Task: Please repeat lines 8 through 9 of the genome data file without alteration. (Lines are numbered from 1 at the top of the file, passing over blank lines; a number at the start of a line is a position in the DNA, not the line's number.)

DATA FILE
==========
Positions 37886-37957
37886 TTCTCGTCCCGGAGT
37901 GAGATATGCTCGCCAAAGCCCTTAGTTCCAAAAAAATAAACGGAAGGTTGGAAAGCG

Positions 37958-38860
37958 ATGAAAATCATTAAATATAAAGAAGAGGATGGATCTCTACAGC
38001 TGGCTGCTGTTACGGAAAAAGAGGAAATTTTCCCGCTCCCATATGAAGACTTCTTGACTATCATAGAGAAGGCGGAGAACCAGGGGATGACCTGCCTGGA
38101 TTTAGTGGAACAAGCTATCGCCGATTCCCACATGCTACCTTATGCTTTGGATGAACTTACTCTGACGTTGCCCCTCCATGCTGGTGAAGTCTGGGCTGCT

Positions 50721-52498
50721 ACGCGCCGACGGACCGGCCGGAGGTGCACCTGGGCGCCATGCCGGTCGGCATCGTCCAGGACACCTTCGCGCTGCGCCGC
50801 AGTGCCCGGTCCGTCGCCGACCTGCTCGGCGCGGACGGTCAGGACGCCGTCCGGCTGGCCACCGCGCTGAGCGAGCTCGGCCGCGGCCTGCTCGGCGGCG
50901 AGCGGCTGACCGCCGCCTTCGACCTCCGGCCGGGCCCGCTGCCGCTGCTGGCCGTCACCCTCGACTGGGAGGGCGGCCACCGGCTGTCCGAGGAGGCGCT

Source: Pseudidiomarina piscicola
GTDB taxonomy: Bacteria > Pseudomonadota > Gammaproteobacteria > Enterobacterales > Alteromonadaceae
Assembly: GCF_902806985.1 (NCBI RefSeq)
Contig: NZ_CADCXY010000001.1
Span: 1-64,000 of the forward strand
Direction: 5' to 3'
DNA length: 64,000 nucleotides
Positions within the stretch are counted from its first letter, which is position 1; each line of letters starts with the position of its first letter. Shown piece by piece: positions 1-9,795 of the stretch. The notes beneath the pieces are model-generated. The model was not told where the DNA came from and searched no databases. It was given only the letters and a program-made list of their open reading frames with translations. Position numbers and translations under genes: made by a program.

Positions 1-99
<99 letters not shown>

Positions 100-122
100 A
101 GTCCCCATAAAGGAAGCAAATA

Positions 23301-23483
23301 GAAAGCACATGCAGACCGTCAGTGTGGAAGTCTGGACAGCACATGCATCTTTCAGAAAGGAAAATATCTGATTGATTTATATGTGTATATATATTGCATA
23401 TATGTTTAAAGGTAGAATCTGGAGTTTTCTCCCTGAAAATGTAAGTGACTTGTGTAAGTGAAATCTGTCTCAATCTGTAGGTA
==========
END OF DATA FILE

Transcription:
Positions 50721-52498
50721 ACGCGCCGACGGACCGGCCGGAGGTGCACCTGGGCGCCATGCCGGTCGGCATCGTCCAGGACACCTTCGCGCTGCGCCGC